Pentecostarion (Tzvyetnaya Triod)

Primary Article

The Pentecostarion conatins the propers for the services of the Paschal season, i.e., from the Day of Pascha until the First Sunday after Pentecost.

Prophetologion (Paremijnik)

Primary Article

The Prophetologion is a text that contains the Old Testament Lectionary readings appointed at Vespers, and at other services during the Church year.

Psalter (Psaltir)

Primary Article

The Psalter is simply the biblical book of the Psalms of David arranged for liturgical use, divided into twenty sections called kathismata. Each kathisma is further divided into three stasis.

Lenten Triodion (Postnaya Triod)

Primary Article

The Lenten Triodion ('book of the three odes') contains the propers from the beginning of the pre-Lenten season (the Sunday of the Publican and Pharisee, the 10th Sunday before Pascha) until Holy Saturday.

Typikon (Ustav)

Primary Article

The Typikon (also spelled as Typicon) is the "book of directives and rubrics, which regulate the order of the divine services for each day of the year. It presupposes the existence of other liturgical books which contain the fixed and variable parts of these services. In the strict monastic sense, the Typikon of the monastery includes both the rule of life of the community as well as the rule of prayer." [1]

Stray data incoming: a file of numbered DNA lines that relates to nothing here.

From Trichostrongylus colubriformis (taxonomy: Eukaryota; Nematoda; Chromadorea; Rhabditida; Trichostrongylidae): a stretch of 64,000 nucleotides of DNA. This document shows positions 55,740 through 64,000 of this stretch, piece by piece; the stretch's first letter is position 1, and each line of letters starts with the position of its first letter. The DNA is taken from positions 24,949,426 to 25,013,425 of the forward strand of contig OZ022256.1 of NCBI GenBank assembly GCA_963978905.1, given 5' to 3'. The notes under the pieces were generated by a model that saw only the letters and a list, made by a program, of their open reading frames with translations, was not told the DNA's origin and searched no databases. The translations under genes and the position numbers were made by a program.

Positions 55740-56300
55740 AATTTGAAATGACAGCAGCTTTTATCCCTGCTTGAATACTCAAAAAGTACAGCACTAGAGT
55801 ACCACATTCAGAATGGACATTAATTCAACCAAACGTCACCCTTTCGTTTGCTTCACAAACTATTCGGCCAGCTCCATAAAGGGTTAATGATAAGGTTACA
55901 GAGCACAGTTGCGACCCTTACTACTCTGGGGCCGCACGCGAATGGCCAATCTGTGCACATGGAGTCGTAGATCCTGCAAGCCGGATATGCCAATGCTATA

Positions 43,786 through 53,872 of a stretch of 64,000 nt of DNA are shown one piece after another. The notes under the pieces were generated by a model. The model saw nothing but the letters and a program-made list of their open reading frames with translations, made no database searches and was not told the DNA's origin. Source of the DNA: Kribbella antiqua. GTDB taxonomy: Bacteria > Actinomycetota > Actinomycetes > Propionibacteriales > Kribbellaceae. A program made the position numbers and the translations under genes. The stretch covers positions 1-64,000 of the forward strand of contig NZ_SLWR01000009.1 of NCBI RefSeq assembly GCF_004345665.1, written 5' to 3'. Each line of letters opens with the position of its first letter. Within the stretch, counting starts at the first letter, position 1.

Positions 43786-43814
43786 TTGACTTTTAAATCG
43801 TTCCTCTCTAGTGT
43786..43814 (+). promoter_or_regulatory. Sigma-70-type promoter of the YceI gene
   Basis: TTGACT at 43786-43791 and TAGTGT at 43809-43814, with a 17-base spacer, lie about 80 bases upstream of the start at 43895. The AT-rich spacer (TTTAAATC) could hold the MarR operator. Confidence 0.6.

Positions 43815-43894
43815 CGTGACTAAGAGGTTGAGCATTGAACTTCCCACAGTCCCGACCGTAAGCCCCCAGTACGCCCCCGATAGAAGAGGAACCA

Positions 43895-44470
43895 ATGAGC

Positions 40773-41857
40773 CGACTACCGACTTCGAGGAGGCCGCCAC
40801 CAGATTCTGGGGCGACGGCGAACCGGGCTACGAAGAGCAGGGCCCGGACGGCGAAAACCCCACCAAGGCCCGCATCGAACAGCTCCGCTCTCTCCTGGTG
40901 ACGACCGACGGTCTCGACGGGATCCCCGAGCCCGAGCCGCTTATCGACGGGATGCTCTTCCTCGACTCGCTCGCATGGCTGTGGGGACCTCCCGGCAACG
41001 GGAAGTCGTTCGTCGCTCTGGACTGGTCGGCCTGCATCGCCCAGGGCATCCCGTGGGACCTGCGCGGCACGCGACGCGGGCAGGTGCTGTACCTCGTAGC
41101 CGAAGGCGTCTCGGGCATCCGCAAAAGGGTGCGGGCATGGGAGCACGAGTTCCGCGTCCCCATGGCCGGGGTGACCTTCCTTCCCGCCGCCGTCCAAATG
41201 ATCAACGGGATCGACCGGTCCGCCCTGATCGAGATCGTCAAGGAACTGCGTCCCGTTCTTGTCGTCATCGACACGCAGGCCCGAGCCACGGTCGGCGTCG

Anthologion (Sbornik)

Primary Article

The Anthologion (άνθολόγιον) is a liturgical text that tries to encompasses as much of the basic liturgical textas as possible. An example of this text in Greek is the Synekdemos. A Slavonic example is the Velikij Sbnornik. The closest thing we have in English is the text:"Divine Prayers and Services of the Catholic Orthodox Church of Christ", by Fr. Seraphim Nassar—commonly known as "The Nassar Five-Pounder."

Anthologia usually contain the daily the basic text of the Horologion, the Sunday Octoechos, the General Menaion, and Selections from the Menaion, Triodion, and Pentecostarion.

Other liturgical books

In addition to the official liturgical books listed above, there are unofficial books that are published for the use of the laity. These include:

See Also


External links